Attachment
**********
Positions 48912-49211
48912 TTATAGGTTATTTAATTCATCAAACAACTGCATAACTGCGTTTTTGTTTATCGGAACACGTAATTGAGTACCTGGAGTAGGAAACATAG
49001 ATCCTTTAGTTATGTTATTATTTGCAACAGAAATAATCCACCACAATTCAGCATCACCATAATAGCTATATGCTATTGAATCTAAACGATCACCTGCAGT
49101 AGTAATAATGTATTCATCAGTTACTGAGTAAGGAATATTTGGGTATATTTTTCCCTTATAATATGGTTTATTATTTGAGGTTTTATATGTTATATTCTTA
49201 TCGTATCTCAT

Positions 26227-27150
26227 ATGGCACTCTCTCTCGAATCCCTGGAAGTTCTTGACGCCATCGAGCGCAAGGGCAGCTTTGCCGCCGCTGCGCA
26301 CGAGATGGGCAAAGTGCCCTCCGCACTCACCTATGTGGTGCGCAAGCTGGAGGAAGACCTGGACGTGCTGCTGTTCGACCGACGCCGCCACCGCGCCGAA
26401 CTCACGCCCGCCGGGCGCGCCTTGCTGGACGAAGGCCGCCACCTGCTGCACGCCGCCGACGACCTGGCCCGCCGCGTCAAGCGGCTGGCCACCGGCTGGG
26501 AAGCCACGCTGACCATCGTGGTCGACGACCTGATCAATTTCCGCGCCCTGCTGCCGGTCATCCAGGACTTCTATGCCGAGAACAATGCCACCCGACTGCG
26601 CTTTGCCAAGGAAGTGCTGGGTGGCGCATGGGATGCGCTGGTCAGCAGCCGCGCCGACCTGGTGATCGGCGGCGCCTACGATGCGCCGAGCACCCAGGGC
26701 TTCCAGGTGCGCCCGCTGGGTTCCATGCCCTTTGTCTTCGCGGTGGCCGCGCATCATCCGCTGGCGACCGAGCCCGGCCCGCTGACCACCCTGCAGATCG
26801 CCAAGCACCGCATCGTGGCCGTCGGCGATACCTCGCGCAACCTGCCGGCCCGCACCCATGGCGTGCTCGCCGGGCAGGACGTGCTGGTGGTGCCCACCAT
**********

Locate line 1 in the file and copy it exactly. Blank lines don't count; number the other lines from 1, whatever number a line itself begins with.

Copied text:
Positions 48912-49211